June 30, 2019

Exercise (When You Really Don’t Want To)

I don’t like exercising. There, I said it. Feels good to be honest. Seriously, I have yet to find any kind of physical activity that practiced on the long term, brings me joy.

It was different when I was a kid. In those days, I spent hours outdoors running, riding my bike, skating, climbing trees, building forts and all sorts of other things that got my heart and muscles pumping. The thing is, I was PLAYING. Nothing was scheduled, and I never felt I had to show up at a certain time at a certain place. No structure. No pressure. I did what I wanted when I wanted. It was fun.

Nowadays, I spend a large number of my waking hours earning a living. Exercise is something that has to be scheduled. Go to a class. Fit in a walk. Lift some weights. BORING! My apologies to those of you who are passionate about exercise.

But I’m sure not all of you share my passion for sitting in front of a keyboard writing or spending a Saturday afternoon in the kitchen preparing an assortment of meals and making homemade bread. We all have our thing.

Still, whether you like it or not, you have to eat – which means cooking – and I’m sure most of you want to be healthy – which means exercising. I love to cook, so that’s not a problem. And I’m coming to terms with the idea that I have to exercise – even though I don’t like doing it – because it’s necessary for my health and well-being.

“Figure out what you like doing,” say the experts when it comes to exercising. Well, I don’t like doing any kind of exercise on a sustained basis, so for me, it comes down to self-discipline and a bit of trickery.

What does that mean, you ask? Simple. I have to make myself exercise and therefore, I’m learning to set it up in such a way that it doesn’t seem like too much of a hassle. After a lot of trial, error and failure, I think I’ve figured out what works for me.

No guarantees it will work for you, but I thought I’d share in case it helps.

I sign up for short-term periods of exercise classes. After months of being a sloth, I finally decided that I needed some accountability. So I signed up for an eight-week exercise session, two mornings a week at 6:00 a.m. I figure I can do anything for eight weeks no matter how much I dislike it, and two mornings out of seven is reasonable. At the end of eight weeks, I’ll figure out next steps.

I pay for my classes in advance. The reason I do this is simple. I don’t want to give away my money without getting something out of it. So if I don’t feel like going to exercise class, I just say to myself, “You’ve already paid for this. Don’t waste your money by not showing up.” Surprisingly, that works pretty well.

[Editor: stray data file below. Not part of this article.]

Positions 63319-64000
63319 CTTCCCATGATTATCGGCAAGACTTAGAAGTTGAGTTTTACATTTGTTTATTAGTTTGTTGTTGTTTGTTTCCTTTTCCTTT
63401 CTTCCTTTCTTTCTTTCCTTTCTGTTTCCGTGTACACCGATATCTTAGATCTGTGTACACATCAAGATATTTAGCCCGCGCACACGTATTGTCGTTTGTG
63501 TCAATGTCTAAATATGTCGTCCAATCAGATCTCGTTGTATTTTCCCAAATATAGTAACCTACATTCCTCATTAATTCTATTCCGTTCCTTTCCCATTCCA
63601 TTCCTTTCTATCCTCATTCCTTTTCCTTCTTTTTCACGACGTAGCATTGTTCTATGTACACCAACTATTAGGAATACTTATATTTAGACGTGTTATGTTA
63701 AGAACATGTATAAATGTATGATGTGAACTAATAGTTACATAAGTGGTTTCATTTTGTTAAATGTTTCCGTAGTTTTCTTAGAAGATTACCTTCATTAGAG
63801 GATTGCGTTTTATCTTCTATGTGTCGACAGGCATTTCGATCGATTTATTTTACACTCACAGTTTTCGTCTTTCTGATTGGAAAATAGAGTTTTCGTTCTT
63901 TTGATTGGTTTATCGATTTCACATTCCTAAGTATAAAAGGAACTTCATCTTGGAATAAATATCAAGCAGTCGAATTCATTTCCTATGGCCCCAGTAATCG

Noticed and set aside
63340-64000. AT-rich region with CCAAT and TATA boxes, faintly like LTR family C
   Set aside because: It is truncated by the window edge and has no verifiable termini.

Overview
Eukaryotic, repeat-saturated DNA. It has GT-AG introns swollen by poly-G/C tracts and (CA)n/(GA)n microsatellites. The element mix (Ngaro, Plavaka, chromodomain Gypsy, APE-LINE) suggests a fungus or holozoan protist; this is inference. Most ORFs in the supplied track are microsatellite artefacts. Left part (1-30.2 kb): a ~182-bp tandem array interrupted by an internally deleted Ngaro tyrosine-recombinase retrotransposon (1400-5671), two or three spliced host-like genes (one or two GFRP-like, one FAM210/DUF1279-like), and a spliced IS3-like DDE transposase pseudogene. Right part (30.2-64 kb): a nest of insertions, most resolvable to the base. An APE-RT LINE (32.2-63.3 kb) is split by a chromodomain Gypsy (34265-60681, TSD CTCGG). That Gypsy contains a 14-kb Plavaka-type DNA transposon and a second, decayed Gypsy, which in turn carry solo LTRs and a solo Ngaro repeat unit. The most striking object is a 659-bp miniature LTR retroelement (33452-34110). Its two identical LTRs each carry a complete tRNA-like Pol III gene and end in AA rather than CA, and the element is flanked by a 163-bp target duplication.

I make sure my classes are early in the morning. I’m an early bird, and as long as I set my gym clothes out the night before, it’s not that much of an effort to get dressed and out the door. While I realize that might not be the case for all of you,

I figure it’s best to get exercise out of the way before my day starts because when I get home after a long day at work, I don’t want to go back out for ANYTHING, especially something I don’t like doing. It’s a great feeling to get home from work and say, “Ugh. I have to exercise. Wait a minute…I already did!”

I take a walk during my lunch hour on the days I don’t do an exercise class in the morning. To clarify, I don’t go out when it’s really cold or rainy, and sometimes meetings get in the way. However, when the weather and my schedule cooperate, I eat my lunch and head out for thirty minutes. I actually don’t have to push myself too hard because it’s thirty minutes where I can get away from emails, workload, and other demands. Plus, when I come back, I feel energized and ready to face the afternoon.

I try to do one fun thing during the week. I’ll be honest that I haven’t started this one yet. But my plan is that one day each week, I’ll start doing something that’s a bit out of the ordinary. For example, I may go to a dance class because I like moving to music. This might be something I do at noontime or even on the weekend when I have more free time.

None of this is going to prepare me to do fifty pull-ups or push-ups or run a marathon (I actually ran a half marathon a few years ago.). It’s not going to give me rock hard abs, arms to die for, or the legs of a super model. However, that’s not my goal. My goal is to move and stay healthy, and my new strategy makes it much easier to succeed.

If you live to exercise, that’s great, and I’m truly happy for you. I have to make myself exercise, and after a lot of starts and stops, I think I’ve finally figured out a way to work it into my schedule and stick with it. At least I hope that’s the case. I’ll report back in a few months with my progress.